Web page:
PENDLETON - The city of Pendleton received a clean audit report this week but was told it needed tighter fiscal controls in some areas.
Auditors Dickey and Tremper of Pendleton noted in a management letter to the city that it ended last fiscal year with a healthy unreserved fund balance of more than $4 million. The balance was about 49 percent of total general fund expenditures.
Rob Tremper, a partner in the certified public accounting firm, noted a few "opportunities for strengthening internal control, improving operating efficiency and reducing expenses."
Specifically, Tremper expressed concerns with policies and procedures at the city-run airport and cemetery. Both departments need written policies and procedures, the management letter stated.
"The airport fund uses the full accrual method of accounting, however, the record keeping for terminal concessions and residential leases are maintained primarily on a cash basis," the management letter stated.
In cash accounting, income is credited when received and expenses debited when spent. Under the accrual method, income is recorded when a sale occurs or a service is rendered, regardless of when payment is received. Expenses are recorded when goods or services are received, even though they may not be paid for until later.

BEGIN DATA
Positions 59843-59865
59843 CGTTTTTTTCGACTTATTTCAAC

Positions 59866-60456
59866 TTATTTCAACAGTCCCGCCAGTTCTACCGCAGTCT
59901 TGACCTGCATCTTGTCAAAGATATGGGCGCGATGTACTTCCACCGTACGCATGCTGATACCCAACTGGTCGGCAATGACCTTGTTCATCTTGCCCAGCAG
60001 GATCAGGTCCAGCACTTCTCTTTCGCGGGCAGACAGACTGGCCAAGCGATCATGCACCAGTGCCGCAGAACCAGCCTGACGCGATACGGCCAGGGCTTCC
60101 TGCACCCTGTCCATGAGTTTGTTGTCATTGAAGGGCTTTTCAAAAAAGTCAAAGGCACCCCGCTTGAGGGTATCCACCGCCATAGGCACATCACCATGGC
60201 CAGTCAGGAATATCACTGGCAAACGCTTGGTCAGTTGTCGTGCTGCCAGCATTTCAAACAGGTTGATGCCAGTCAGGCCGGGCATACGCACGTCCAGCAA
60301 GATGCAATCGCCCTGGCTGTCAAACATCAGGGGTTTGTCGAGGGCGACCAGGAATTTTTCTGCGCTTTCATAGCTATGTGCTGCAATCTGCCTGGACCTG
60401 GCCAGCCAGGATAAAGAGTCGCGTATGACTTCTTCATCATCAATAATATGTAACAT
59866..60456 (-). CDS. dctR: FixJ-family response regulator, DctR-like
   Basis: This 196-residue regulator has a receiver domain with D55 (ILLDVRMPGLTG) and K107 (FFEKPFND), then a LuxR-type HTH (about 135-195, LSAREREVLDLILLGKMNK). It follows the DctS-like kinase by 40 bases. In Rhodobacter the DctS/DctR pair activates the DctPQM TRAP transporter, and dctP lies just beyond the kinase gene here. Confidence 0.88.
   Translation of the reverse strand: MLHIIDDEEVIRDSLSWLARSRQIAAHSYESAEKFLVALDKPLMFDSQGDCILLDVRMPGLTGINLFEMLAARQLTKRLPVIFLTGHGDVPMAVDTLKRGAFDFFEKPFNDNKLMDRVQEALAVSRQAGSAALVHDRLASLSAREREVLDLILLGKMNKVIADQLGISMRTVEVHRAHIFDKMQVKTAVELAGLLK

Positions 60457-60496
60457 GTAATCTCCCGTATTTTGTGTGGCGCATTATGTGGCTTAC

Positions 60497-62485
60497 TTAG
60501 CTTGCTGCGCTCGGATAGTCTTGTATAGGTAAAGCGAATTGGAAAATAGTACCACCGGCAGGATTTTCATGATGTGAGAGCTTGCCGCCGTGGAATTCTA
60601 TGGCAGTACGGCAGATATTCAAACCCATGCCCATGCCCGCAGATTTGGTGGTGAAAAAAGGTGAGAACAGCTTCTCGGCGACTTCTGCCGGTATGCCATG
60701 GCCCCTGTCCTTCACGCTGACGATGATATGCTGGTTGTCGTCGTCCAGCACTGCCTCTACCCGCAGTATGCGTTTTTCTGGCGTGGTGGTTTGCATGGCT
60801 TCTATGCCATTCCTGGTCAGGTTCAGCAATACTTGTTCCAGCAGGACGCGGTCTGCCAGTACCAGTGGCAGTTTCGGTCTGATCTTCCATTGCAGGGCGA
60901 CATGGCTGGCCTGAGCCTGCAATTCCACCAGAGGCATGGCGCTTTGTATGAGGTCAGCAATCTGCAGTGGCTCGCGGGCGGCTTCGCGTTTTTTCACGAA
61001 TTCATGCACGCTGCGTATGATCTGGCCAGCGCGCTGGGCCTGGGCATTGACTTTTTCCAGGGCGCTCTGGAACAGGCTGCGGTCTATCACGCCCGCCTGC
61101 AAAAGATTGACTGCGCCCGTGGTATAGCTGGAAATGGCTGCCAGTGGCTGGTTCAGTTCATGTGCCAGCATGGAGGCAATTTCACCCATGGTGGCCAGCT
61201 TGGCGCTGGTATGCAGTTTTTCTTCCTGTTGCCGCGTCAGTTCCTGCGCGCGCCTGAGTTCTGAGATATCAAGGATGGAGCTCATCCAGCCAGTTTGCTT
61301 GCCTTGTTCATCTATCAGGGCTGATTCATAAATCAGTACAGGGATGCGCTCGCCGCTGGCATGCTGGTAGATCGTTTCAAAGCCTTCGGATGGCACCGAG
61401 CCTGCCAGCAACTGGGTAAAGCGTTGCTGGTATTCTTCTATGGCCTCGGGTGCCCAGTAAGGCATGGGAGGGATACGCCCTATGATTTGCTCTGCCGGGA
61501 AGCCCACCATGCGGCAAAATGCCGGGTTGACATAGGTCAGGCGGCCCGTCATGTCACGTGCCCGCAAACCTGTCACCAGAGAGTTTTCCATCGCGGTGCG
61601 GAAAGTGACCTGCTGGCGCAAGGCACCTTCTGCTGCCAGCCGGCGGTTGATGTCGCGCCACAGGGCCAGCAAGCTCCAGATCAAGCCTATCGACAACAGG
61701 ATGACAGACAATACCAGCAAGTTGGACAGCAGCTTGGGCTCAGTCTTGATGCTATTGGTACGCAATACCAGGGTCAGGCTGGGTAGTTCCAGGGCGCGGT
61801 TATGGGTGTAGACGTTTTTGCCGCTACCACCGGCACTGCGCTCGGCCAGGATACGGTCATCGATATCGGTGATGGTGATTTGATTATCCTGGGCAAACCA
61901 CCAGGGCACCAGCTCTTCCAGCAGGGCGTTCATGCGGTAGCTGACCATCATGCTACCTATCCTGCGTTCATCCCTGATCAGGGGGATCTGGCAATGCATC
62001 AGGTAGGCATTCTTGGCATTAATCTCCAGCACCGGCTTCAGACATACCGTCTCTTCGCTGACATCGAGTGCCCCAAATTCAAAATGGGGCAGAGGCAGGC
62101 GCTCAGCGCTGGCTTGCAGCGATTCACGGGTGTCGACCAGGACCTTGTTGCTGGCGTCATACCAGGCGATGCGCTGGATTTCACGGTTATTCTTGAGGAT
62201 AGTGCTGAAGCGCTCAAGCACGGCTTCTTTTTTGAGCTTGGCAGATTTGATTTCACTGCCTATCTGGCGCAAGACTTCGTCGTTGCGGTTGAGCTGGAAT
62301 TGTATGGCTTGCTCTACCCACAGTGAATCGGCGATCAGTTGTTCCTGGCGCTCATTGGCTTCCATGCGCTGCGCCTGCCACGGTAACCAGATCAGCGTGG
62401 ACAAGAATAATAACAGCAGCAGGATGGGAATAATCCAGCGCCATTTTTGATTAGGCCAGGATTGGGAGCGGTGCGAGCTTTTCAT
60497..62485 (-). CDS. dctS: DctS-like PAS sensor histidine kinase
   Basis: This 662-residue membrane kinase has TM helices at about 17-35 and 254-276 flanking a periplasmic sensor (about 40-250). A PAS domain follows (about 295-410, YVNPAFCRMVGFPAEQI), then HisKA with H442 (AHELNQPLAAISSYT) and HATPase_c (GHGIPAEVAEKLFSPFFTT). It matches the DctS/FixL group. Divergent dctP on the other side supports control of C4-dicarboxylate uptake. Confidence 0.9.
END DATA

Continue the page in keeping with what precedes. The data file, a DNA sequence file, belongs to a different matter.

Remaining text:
The auditors noted "several past-due accounts" being managed by the airport staff and "the restaurant concessions were almost a full year past due at the time of our audit fieldwork," which was completed in the second half of 2004. They recommended switching all accounting to the accrual method and requiring monthly sales reports from the restaurant.
The City Council dealt with that matter promptly Tuesday, amending the lease with Elvis Lamarr, owner of Elvis's Bar and Grill in the airport terminal. The new agreement requires $600 per month, about the average for the past two years, plus annual gross income reports. The previous agreement required $450 per month plus 5 percent of gross sales.
At the cemetery, the auditors found "several practices, which could allow sales to not be recorded or deposited on a timely basis, or at all." In addition to developing written policies and procedures, they recommended a formal basis for recording and tracking sales, receipts and receivables.
The third "opportunity" the auditors noted was for the finance department to review all loan drawdowns before incurring new debt. During the past year, they said, loan proceeds and costs related to the Keystone expansion project were not fully recorded because the finance director had not seen the documentation and was unaware of the proceeds.